American Citizenship Test Flawed

Several "correct" answers on the American citizenship test are technically incorrect.

Dafna Linzer became an American citizen earlier this year. To do so, she had to supply answers she knew were wrong on the official citizenship test.

Take Question 36. It asks applicants to name two members of the president’s Cabinet. Among the correct answers is “Vice President.” The vice president is a cabinet-level officer but he’s not a Cabinet member. Cabinet members are unelected heads of executive departments, such as the Defense Department, or the State Department.

The official naturalization test booklet even hints as much: “The president may appoint other government officials to the cabinet but no elected official may serve on the cabinet while in office.” Note to Homeland Security: The vice president is elected.

Still, a wonderful press officer in the New York immigration office noted that the White House’s own Web site lists the vice president as a member of the Cabinet. It’s still wrong, I explained. I told her that my partner wrote an entire book about the vice president and won a Pulitzer Prize for the stories. I was pretty sure about this one. A parade of constitutional scholars backed me up.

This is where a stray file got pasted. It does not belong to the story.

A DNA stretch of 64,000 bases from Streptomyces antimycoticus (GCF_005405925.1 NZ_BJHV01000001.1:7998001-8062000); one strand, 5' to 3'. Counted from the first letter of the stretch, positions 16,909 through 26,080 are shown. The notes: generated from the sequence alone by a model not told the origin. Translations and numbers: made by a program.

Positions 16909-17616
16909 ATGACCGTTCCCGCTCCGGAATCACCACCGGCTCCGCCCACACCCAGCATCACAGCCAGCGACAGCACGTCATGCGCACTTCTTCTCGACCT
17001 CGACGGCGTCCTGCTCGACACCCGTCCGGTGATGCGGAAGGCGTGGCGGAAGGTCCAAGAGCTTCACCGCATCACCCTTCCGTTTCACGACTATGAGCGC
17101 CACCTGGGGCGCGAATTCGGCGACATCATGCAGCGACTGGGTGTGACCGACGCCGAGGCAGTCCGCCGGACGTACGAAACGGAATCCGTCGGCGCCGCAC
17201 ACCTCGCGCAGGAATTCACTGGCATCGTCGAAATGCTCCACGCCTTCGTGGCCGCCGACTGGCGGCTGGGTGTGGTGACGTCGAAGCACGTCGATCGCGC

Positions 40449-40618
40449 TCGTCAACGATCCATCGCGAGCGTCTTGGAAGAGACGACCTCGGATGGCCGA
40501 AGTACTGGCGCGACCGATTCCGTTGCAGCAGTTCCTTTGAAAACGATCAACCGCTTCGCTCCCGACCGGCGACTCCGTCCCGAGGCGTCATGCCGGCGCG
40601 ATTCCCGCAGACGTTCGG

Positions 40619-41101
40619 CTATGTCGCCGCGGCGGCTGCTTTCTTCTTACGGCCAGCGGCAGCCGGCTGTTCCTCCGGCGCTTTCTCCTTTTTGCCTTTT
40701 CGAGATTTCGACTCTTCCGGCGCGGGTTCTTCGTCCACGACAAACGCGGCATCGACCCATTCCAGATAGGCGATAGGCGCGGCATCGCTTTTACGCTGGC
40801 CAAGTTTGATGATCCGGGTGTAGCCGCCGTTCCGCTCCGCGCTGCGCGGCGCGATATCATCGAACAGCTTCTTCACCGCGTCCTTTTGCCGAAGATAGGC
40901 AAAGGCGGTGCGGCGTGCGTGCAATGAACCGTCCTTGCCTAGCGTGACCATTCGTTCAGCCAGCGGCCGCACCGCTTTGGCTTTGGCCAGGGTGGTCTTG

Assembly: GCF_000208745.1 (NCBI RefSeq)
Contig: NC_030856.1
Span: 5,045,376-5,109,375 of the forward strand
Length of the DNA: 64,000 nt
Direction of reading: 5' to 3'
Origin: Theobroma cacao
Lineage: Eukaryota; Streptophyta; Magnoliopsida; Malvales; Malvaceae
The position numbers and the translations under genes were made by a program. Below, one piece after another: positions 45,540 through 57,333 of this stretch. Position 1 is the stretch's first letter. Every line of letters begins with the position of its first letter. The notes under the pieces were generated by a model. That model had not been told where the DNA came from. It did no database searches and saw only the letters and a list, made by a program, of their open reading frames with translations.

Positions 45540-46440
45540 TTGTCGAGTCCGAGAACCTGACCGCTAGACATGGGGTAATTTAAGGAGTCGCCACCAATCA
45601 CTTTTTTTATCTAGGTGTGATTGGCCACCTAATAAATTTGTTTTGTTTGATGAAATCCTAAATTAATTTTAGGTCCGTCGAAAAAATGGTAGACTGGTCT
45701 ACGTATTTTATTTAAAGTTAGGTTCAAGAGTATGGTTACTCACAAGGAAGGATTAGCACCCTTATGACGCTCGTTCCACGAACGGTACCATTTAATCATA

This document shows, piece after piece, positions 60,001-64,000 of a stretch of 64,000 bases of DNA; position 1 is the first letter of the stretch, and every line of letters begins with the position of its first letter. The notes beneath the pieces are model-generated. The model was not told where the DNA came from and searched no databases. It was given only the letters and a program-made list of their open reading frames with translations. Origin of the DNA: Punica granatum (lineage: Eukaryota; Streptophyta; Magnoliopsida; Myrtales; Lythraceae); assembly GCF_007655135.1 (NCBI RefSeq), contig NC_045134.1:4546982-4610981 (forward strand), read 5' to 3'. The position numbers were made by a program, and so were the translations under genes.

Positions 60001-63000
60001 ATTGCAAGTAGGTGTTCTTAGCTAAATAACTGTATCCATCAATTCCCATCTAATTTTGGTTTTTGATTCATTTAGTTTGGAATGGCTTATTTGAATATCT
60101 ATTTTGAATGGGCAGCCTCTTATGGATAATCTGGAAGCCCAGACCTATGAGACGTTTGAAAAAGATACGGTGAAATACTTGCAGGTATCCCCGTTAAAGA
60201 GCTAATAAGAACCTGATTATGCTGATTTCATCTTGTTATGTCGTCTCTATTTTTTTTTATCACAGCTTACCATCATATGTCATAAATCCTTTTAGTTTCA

In fact, the Constitution aligns the vice president more closely with the legislative branch as president of the Senate. Not until well into the 20th century did the vice president even attend Cabinet meetings.

Then there is Question 12: What is the “rule of law”?

I showed it to lawyers and law professors. They were stumped.

There are four acceptable answers: “Everyone must follow the law”; “Leaders must obey the law”; “Government must obey the law”; “No one is above the law.”

Judge Richard Posner, the constitutional scholar who serves on the U.S. Court of Appeals in Chicago, was unhappy. “These are all incorrect,” he wrote me. “The rule of law means that judges decide cases ‘without respect of persons,’ that is, without considering the social status, attractiveness, etc. of the parties or their lawyers.”


My immigration lawyer accompanied me to my interview. In the security line, I told her I was bothered by Question 16: Who makes the federal laws?

Each of the three possible answers, it seemed, was incomplete. The official answers were: “Congress”; “Senate and House (of representatives)”; “(U.S. or national) legislature.” I’m not a lawyer but even Canadians watched Schoolhouse Rock. Where, I wondered, was the president, whose signature is what makes a bill into a law?